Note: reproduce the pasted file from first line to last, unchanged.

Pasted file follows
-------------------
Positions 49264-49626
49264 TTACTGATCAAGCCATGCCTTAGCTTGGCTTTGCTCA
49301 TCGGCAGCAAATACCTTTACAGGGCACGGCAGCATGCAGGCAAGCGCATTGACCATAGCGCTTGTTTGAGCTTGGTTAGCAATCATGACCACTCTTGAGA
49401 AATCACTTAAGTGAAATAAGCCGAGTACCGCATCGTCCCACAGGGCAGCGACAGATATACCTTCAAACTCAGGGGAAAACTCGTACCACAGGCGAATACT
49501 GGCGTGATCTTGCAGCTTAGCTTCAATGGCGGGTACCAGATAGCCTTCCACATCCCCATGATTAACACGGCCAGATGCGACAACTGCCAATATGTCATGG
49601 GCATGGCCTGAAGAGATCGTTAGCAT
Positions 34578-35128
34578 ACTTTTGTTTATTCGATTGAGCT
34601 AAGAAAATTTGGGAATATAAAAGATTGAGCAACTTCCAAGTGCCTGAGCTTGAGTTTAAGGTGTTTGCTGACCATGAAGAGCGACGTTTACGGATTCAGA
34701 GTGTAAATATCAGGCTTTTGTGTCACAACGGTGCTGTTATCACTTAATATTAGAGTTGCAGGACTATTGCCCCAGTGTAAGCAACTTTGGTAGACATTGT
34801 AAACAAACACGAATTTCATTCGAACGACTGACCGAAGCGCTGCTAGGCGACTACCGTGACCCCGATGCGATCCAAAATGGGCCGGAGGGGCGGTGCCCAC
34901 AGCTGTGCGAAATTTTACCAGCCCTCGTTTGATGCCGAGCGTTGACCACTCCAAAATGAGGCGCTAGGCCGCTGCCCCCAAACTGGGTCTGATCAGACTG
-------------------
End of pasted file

Positions 49264-49626
49264 TTACTGATCAAGCCATGCCTTAGCTTGGCTTTGCTCA
49301 TCGGCAGCAAATACCTTTACAGGGCACGGCAGCATGCAGGCAAGCGCATTGACCATAGCGCTTGTTTGAGCTTGGTTAGCAATCATGACCACTCTTGAGA
49401 AATCACTTAAGTGAAATAAGCCGAGTACCGCATCGTCCCACAGGGCAGCGACAGATATACCTTCAAACTCAGGGGAAAACTCGTACCACAGGCGAATACT
49501 GGCGTGATCTTGCAGCTTAGCTTCAATGGCGGGTACCAGATAGCCTTCCACATCCCCATGATTAACACGGCCAGATGCGACAACTGCCAATATGTCATGG
49601 GCATGGCCTGAAGAGATCGTTAGCAT
Positions 34578-35128
34578 ACTTTTGTTTATTCGATTGAGCT
34601 AAGAAAATTTGGGAATATAAAAGATTGAGCAACTTCCAAGTGCCTGAGCTTGAGTTTAAGGTGTTTGCTGACCATGAAGAGCGACGTTTACGGATTCAGA
34701 GTGTAAATATCAGGCTTTTGTGTCACAACGGTGCTGTTATCACTTAATATTAGAGTTGCAGGACTATTGCCCCAGTGTAAGCAACTTTGGTAGACATTGT
34801 AAACAAACACGAATTTCATTCGAACGACTGACCGAAGCGCTGCTAGGCGACTACCGTGACCCCGATGCGATCCAAAATGGGCCGGAGGGGCGGTGCCCAC
34901 AGCTGTGCGAAATTTTACCAGCCCTCGTTTGATGCCGAGCGTTGACCACTCCAAAATGAGGCGCTAGGCCGCTGCCCCCAAACTGGGTCTGATCAGACTG